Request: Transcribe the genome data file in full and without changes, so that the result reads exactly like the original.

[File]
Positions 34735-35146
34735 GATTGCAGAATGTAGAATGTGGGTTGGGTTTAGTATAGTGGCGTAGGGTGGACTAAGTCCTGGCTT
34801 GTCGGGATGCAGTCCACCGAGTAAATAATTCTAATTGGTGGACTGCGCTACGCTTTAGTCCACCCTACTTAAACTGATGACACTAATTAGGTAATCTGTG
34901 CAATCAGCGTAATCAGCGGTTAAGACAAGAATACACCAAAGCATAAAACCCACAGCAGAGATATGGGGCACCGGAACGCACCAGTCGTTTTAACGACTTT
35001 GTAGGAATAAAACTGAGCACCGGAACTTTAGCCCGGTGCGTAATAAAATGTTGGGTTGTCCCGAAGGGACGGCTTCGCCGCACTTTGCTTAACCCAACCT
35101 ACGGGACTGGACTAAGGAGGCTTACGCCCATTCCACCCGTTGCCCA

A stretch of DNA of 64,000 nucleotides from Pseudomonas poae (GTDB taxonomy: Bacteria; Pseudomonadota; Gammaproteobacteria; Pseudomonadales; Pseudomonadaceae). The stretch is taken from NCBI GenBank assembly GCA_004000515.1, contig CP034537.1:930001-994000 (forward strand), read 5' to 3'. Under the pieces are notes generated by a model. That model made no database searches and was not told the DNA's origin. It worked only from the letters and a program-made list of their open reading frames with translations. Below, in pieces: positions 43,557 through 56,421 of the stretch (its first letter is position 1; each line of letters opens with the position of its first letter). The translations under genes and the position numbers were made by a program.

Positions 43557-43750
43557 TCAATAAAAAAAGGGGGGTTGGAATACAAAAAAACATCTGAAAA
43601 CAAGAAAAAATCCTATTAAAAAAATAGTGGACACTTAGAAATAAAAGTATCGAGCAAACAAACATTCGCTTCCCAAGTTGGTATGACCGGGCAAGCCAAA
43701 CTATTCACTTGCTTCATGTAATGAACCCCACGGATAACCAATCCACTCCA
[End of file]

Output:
Positions 34735-35146
34735 GATTGCAGAATGTAGAATGTGGGTTGGGTTTAGTATAGTGGCGTAGGGTGGACTAAGTCCTGGCTT
34801 GTCGGGATGCAGTCCACCGAGTAAATAATTCTAATTGGTGGACTGCGCTACGCTTTAGTCCACCCTACTTAAACTGATGACACTAATTAGGTAATCTGTG
34901 CAATCAGCGTAATCAGCGGTTAAGACAAGAATACACCAAAGCATAAAACCCACAGCAGAGATATGGGGCACCGGAACGCACCAGTCGTTTTAACGACTTT
35001 GTAGGAATAAAACTGAGCACCGGAACTTTAGCCCGGTGCGTAATAAAATGTTGGGTTGTCCCGAAGGGACGGCTTCGCCGCACTTTGCTTAACCCAACCT
35101 ACGGGACTGGACTAAGGAGGCTTACGCCCATTCCACCCGTTGCCCA

A stretch of DNA of 64,000 nucleotides from Pseudomonas poae (GTDB taxonomy: Bacteria; Pseudomonadota; Gammaproteobacteria; Pseudomonadales; Pseudomonadaceae). The stretch is taken from NCBI GenBank assembly GCA_004000515.1, contig CP034537.1:930001-994000 (forward strand), read 5' to 3'. Under the pieces are notes generated by a model. That model made no database searches and was not told the DNA's origin. It worked only from the letters and a program-made list of their open reading frames with translations. Below, in pieces: positions 43,557 through 56,421 of the stretch (its first letter is position 1; each line of letters opens with the position of its first letter). The translations under genes and the position numbers were made by a program.

Positions 43557-43750
43557 TCAATAAAAAAAGGGGGGTTGGAATACAAAAAAACATCTGAAAA
43601 CAAGAAAAAATCCTATTAAAAAAATAGTGGACACTTAGAAATAAAAGTATCGAGCAAACAAACATTCGCTTCCCAAGTTGGTATGACCGGGCAAGCCAAA
43701 CTATTCACTTGCTTCATGTAATGAACCCCACGGATAACCAATCCACTCCA